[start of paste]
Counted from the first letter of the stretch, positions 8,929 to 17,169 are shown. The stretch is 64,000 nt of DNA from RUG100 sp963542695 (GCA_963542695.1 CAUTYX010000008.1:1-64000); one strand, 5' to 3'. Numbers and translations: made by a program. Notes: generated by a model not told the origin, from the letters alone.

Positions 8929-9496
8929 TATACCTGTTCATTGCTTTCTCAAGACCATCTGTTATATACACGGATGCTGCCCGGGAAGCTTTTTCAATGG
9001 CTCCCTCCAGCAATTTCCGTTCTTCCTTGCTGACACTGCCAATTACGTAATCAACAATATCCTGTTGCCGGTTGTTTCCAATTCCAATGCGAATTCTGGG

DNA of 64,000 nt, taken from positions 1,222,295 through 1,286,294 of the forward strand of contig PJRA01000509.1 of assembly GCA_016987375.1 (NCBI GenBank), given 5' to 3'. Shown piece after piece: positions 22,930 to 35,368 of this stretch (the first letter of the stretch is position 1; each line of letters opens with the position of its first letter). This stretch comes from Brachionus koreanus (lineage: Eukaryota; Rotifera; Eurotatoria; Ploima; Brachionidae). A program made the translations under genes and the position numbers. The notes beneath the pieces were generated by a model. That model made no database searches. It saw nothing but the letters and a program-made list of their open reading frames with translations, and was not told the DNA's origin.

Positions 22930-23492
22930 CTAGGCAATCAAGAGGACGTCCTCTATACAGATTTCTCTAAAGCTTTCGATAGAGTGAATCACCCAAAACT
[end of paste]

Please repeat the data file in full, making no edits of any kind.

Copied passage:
Counted from the first letter of the stretch, positions 8,929 to 17,169 are shown. The stretch is 64,000 nt of DNA from RUG100 sp963542695 (GCA_963542695.1 CAUTYX010000008.1:1-64000); one strand, 5' to 3'. Numbers and translations: made by a program. Notes: generated by a model not told the origin, from the letters alone.

Positions 8929-9496
8929 TATACCTGTTCATTGCTTTCTCAAGACCATCTGTTATATACACGGATGCTGCCCGGGAAGCTTTTTCAATGG
9001 CTCCCTCCAGCAATTTCCGTTCTTCCTTGCTGACACTGCCAATTACGTAATCAACAATATCCTGTTGCCGGTTGTTTCCAATTCCAATGCGAATTCTGGG

DNA of 64,000 nt, taken from positions 1,222,295 through 1,286,294 of the forward strand of contig PJRA01000509.1 of assembly GCA_016987375.1 (NCBI GenBank), given 5' to 3'. Shown piece after piece: positions 22,930 to 35,368 of this stretch (the first letter of the stretch is position 1; each line of letters opens with the position of its first letter). This stretch comes from Brachionus koreanus (lineage: Eukaryota; Rotifera; Eurotatoria; Ploima; Brachionidae). A program made the translations under genes and the position numbers. The notes beneath the pieces were generated by a model. That model made no database searches. It saw nothing but the letters and a program-made list of their open reading frames with translations, and was not told the DNA's origin.

Positions 22930-23492
22930 CTAGGCAATCAAGAGGACGTCCTCTATACAGATTTCTCTAAAGCTTTCGATAGAGTGAATCACCCAAAACT